Eataly - Slow Food Superstore (page 2 of 2)Home >> Experiences
Nowadays proper Parmesan can be found in many places outside Italy, but getting a large piece of Parmigiano Reggiano from actual reggiana cows and seasoned 24-30 month, well that is quite a catch. Many cows are raised in Emilia-Romagna to make Parmesan, but the traditional red cows of the Razza Reggiana persuasion was a nearly extinct breed in the 1950s, with only about 1000 cows left. The just have comparatively drier teats than the cows imported from Switzerland used my most producers. But their milk imparts the Parmesan with an incomparable taste. So naturally, a Associazione Nazionale Allevatori Bovini di Razza Reggiana was created to foster the use of these cows and promote the unique dairy products derived from their milk. A slow food presidio before Carlo Petrini, if you will. This one costs €30 a kilo (US$19 a pound at the time of writing).
I bought this Formaggio fiore sardo DOP, as a gift for my father who loves old cheese. Raw sheep milk from Sardinian sheeps and curdled using rennet from Sardinian lambs. 16€ a kilogram (US$20 a pound at the time of writing).
Lonza di fico, a delicious dried fig, walnut and anis sausage wrapped in fig leaves. Cut a slice and eat with cheese. Absolutely stunning.
Although I bought this fist-sized ball of dried figs from Dolce Calabria at the Fiera del Gusto, you might find it at Eataly too. The ball looks beautifl with the wrinkled green leaves ...
... and when you slice it open, it reveals a treasure of moist dried figs. No sugar, no additives, no nothing. Just the most amazing juicy dried figs. They are dried and then slowly baked in an oven which gives an intense caramel flavour. Eating this is a bit surprising at first if you are used to complex processed foods. The taste is simple but complex. And the more you eat, the more you feel the intensity of the product's character, the majestic sun that grew these fruits until they were lush and plump and dark, and the same sun that made them shrivel back.
Well, these Salam Dous from Calbria turn out to be made in chocolate and filled with hazelnuts. Really astonishing taste and effect. I need more. Not sure if they sell it at Eataly but if they don't they should.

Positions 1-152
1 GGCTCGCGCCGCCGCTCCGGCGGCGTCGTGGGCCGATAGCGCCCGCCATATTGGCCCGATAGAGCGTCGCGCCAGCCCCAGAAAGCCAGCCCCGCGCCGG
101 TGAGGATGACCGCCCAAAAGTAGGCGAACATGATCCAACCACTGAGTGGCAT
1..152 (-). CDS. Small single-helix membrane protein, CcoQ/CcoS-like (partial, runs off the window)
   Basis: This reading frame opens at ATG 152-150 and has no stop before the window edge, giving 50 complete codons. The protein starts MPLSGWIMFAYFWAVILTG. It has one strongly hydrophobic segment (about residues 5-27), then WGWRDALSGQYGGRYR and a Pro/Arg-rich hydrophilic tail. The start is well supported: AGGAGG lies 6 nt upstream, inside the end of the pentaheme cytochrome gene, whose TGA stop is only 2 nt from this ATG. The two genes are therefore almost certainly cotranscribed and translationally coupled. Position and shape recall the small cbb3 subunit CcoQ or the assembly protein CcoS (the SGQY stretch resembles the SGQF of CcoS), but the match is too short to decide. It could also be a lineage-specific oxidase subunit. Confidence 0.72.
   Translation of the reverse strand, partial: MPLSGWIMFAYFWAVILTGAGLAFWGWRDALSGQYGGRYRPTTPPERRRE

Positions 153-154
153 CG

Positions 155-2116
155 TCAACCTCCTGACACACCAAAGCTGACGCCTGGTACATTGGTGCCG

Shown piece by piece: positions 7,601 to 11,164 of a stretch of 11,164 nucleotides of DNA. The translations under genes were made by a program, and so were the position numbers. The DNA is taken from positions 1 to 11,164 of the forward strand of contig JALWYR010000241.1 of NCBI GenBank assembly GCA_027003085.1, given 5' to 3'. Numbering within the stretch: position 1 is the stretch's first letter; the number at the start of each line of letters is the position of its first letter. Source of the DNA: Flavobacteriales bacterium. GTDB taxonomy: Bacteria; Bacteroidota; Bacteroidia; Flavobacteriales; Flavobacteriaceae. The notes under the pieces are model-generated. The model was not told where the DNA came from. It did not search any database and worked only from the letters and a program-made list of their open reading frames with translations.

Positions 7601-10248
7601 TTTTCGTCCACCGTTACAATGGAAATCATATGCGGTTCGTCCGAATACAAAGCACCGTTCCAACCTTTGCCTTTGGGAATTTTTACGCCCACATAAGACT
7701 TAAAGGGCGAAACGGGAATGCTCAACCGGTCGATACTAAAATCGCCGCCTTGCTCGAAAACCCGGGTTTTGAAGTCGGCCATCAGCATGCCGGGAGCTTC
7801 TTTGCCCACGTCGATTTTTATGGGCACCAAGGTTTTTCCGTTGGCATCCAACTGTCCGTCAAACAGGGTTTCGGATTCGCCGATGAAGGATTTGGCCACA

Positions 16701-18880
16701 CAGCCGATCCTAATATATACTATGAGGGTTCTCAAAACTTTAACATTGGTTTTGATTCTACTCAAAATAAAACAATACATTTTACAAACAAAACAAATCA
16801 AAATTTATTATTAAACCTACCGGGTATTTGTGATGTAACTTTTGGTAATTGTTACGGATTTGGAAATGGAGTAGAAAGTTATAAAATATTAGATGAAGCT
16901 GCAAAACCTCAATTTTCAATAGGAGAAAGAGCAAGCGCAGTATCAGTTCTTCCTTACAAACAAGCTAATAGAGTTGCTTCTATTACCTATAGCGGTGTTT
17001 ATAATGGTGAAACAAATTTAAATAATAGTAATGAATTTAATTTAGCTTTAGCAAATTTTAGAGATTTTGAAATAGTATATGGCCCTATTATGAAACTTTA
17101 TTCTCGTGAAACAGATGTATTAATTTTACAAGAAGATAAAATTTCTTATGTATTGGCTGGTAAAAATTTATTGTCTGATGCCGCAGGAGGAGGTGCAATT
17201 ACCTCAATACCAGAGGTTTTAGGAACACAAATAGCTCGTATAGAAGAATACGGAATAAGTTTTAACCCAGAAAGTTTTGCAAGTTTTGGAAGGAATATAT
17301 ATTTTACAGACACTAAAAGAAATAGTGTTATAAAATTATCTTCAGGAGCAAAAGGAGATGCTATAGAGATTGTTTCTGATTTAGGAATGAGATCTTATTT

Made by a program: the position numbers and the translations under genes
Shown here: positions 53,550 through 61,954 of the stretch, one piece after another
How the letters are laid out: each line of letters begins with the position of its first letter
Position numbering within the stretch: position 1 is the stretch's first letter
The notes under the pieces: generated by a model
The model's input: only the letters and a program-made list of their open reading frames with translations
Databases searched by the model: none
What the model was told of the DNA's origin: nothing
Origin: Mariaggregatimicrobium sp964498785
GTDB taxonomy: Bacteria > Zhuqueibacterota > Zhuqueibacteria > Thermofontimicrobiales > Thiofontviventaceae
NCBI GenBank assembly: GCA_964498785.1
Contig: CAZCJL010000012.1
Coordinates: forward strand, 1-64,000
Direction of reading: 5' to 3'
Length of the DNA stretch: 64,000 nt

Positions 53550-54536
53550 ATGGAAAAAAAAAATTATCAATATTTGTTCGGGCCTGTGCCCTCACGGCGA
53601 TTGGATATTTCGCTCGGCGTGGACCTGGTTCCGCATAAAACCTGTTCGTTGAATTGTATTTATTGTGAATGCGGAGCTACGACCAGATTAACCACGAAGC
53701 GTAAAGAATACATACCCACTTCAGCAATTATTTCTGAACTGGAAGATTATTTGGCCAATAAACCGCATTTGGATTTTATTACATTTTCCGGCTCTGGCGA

Here is where those shoppers who had hoped to escape with their wallet untouched give up their last hope. Slow food is not cheap.
As you walk out, you can't miss the busy booth with a row of wood-fired oven dispensing a smell of Liguria all around. They make Farinata, an ancient and very popular dish from Liguria, on the Meditterranean coast. Follow me as I draw closer.
In essence, Farinata is an express chickpea polenta baked in a white-hot wood-fired oven. Chickpeas are ground into a flour, mixed with salt, milk and water. A generous amount of olive oil is poured into a huge circular baking pan and the chickpea mixture is poured into it with a little rosemary sprinkled on top.
The tray is pushed into the super hot wood-fire oven and baked for about 15 minutes. These guys work around the clock and I had another farinata at night. They just can't make enough.
As soon as the farinata turns brown and crispy on top, it is sliced into 8 portions and served. These guys were highly organized - you pay 3 euros (5 dollars) and get a ticket with a number. The lady slices and calls each number in turn and serves a hot portion to the drooling clients.
Hot, crispy, incredibly rich and juicy inside and yet the slowest of snacks. If you used to be a trader on Wall Street, here is a nice business idea for you. Just buy, steal or borrow a couple portable wood ovens, a few trays, some wood and you're in business. Mix chickpea flour with milk, water and salt, generously coat the baking pans with olive oil and bake until crispy on top. Charge three bucks a portion and you'll never bake quite enough - they indeed sell like hot cakes!
Thanks to Marco Lama for showing me the way towards Eataly!